COVID-19 in Communities of Color

Structural Racism and Social Determinants of Health

Lakisha D. Flagg, DrPH, RN, PHNA-BC; Lisa A. Campbell, DNP, RN, PHNA-BC, FAAN


Online J Issues Nurs. 2021;26(2) 

In This Article

Abstract and Introduction


Black, Indigenous, People of Color (BIPOC) communities have a disproportionally high prevalence of COVID-19 and, subsequently, a higher mortality rate. Many of the root causes, such as structural racism and the social determinants of health, account for an increased number of preexisting conditions that influence risk for poor outcomes from COVID-19 as well as other disparities in BIPOC communities. In this article we address Structural Factors that Contribute to Disparities, such as economics; access to healthcare; environment and housing concerns; occupational risks; policing and carceral systems effects; and diet and nutrition. Further, we outline strategies for nurses to address racism (the ultimate underlying condition) and the social and economic determinants of health that impact BIPOC communities.


COVID-19 places a laser beam squarely on health inequities and racial disparities that have existed for decades in communities of color. Black, Indigenous, People of Color (BIPOC) persons, as compared to White persons, are 2.7 times more likely to be diagnosed with COVID-19 (APM Research Lab, 2020); 3.7–4.1 times more likely to be hospitalized; and 2.6–2.8 times more likely to die (Centers for Disease Control & Prevention [CDC], 2021a). Between March and August 2020 there was a 20% (n = 225,530) increase in expected deaths, and 67% (n = 150,540) were attributed to COVID-19 (Woolf et al., 2020). Why do these racial disparities exist and how can nurses begin to acknowledge and confront their upstream antecedents? We address many of the key drivers of the racial disparities, structural racism, and the social and economic determinants of health that account for these disparities in communities of color. In this article we also offer a range of actionable strategies for nurses to address implicit bias and identify opportunities to advance health equity in their individual spheres of influence.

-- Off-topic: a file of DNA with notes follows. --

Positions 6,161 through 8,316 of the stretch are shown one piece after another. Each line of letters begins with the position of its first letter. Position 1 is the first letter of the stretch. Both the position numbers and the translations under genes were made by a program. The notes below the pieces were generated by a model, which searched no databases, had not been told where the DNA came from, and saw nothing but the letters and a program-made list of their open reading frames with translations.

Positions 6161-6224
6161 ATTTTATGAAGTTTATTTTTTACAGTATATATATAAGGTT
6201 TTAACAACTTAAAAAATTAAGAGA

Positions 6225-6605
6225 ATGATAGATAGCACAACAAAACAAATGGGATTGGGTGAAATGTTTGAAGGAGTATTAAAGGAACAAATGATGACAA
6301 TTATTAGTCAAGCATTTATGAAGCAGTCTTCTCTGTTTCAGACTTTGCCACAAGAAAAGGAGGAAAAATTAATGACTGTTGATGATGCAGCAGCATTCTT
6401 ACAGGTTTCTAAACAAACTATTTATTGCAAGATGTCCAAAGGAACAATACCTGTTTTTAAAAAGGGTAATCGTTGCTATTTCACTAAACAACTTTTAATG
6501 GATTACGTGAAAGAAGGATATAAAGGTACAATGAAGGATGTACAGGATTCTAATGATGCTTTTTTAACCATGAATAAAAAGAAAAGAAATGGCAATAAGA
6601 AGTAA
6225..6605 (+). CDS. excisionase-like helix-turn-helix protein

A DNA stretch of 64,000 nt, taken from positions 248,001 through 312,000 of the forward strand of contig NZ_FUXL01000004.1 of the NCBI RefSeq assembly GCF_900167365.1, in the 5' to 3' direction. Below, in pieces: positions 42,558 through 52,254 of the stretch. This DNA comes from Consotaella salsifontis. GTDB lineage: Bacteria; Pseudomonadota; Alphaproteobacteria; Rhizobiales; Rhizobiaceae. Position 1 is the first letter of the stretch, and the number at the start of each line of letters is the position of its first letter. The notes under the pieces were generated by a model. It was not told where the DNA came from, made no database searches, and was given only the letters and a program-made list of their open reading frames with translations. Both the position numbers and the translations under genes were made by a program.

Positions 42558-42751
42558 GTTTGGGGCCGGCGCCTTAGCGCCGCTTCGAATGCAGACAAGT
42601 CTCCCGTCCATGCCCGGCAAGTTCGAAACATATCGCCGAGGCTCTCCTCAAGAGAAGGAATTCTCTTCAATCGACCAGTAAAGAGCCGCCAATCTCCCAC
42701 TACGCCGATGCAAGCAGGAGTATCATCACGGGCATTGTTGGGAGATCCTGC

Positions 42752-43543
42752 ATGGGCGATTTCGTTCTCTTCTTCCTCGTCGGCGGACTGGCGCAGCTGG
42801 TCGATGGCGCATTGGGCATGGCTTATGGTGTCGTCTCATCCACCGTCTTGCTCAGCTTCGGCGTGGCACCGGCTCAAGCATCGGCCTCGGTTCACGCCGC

"Structural racism or racialization emphasizes the interaction of multiple institutions [macrolevel] in an ongoing process of producing racialized outcomes [microlevel consequences]" (Powell, 2008, p. 791). Structural racism "emphasizes the most influential socioecologic levels at which racism may affect racial and ethnic health inequities" (Gee & Ford, 2011, p. 3). Structural racism has created a syndemic cluster of interacting social and economic policies and environmental factors that typically disadvantage BIPOC. These conditions are not positioned amongst or created by the persons of the same race but are underpinned by structural practices that maintain the status quo (i.e., policies or practices) and systemic disinvestment (i.e., education, employment, housing, transportation, broadband) in socioeconomically disadvantaged communities.

As an example, segregation has been illegal since the 1960s. Yet, there is still residential concentration, "racialization of space" (Calmore, 1995, p. 1235), and social isolation of most African Americans in urban areas (Williams & Cooper, 2020). Sewell (2016) posited that the "ghettoization (i.e., segregation of people by ethnoracial group across residential space) is harmful to health via mesolevel political economies" (p.403). "Segregation is a predictor of economic status and predictor of variations of health" (Williams & Cooper, 2020, p. 2478). These social determinants of health (SDOH) are "the health outcomes of a group of individuals, including the distribution of such outcomes within the group, and …includes the health outcomes, patterns of health determinants, and policies and interventions that link these two" (Kindig, 2007, p. 380). Addressing SDOH requires addressing more than the individual social needs but rather requires systems level policy change to address conditions that worsen life expectancy in BIPOC.